How Number One Candidate's best moments were shot:
1. Opening scene
The opening scene shows Ants riding a horse through the mountainous landscape. For these shots Ants had to learn to ride a horse in just 10 days.
However, it was equally tricky to find the right location which had a view of the mountains behind it, would catch the sun just right, and was flat and straight enough for Tom and Isaac to drive alongside Ants in a pickup truck.
Then they had to choreograph the shot, replicating Tom's vision as closely as possible. Isaac was in the back of the pickup. "The horse was called Lucky – that said everything for how the video went," says Tom. "Isaac was the 'human meat gimbal', as he described himself, and he was pulling focus and stabilising. We still wanted to keep some shake because if you go too smooth you get all sorts of distortion and you lose a lot of the energy."
2. Hyper zoom lens reveal
"I knew I needed a really big zoom lens because I wanted to have these crazy reveals of the landscape," explains Tom. "You think Ants is standing against a green wall then, no, he's next to a fire truck. I want people to feel they've been taken on a journey – and a zoom out is one little journey within a bigger story."
"Any operator will tell you it's challenging to create these shots," says Isaac. "It's tricky, especially if you're panning and operating the camera while zooming, but you're letting the lens do the work, really. It's not super technical."
3. The 'whip-pan' transitions
When the camera 'whips' from Ants singing on one cliff face to another, it's all about timing, says Isaac. "It's purely about being locked into your performer. It helps a little bit if you've got the tripod set up the right way, but you're mainly asking the operator to work in time with the talent.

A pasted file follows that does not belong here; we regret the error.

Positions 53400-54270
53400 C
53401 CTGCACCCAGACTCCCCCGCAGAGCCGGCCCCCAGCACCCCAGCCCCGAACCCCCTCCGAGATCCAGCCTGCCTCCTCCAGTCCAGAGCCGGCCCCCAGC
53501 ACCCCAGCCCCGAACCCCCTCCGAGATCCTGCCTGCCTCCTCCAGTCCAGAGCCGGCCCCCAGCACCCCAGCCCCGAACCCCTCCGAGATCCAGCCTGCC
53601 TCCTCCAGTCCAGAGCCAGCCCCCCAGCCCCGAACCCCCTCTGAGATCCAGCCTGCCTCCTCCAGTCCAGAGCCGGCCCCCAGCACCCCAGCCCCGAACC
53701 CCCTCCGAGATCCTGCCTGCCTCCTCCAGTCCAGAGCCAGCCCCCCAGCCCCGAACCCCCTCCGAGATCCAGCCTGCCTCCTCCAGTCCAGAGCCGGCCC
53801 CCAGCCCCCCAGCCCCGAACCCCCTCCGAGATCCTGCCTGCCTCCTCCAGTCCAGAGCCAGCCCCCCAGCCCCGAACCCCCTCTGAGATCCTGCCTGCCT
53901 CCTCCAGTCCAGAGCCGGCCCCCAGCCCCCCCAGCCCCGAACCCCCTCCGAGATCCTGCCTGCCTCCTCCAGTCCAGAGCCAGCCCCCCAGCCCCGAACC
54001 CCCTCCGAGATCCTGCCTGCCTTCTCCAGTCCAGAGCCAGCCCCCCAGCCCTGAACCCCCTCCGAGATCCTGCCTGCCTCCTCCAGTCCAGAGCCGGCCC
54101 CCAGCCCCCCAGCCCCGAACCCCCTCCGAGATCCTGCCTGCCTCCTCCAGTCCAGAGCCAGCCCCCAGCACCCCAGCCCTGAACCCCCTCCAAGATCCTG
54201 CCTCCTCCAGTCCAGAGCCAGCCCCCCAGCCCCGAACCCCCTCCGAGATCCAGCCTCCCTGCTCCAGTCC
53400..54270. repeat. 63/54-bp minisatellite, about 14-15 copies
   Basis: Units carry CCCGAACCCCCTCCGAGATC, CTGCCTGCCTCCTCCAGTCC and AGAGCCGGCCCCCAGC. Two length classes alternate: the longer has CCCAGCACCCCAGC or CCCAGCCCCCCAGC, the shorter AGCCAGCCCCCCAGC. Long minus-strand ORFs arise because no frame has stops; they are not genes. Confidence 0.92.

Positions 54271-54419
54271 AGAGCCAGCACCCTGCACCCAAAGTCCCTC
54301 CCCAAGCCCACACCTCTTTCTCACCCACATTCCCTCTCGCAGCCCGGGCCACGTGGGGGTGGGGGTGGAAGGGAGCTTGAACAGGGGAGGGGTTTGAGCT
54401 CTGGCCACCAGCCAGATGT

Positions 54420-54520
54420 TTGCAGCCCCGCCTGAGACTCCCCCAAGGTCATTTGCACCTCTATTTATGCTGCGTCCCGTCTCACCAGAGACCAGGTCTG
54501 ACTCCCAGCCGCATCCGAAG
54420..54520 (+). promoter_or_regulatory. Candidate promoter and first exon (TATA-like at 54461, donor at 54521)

"My work is to facilitate the director as much as possible and if they're going to be able to nail a beat better than I am, then why would I be operating one second? So Tom was the one who shot that!"
4. Match cut moment
A stand-out moment in the video is the montage of backgrounds, with Ants seemingly static in the scene. This involved a cycle of only two backgrounds at walking distance from each other, and the technique was surprisingly simple. "We had adhesive putty stuck to the screen to mark his position," explains Isaac. "Then we just went to a new spot and put him in the same position.
"I would say that a lot of the work we were doing is far less technically advanced than Charlie Chaplin's work. It's just getting the compositions and the lighting right. It's the real fundamentals of cinematography."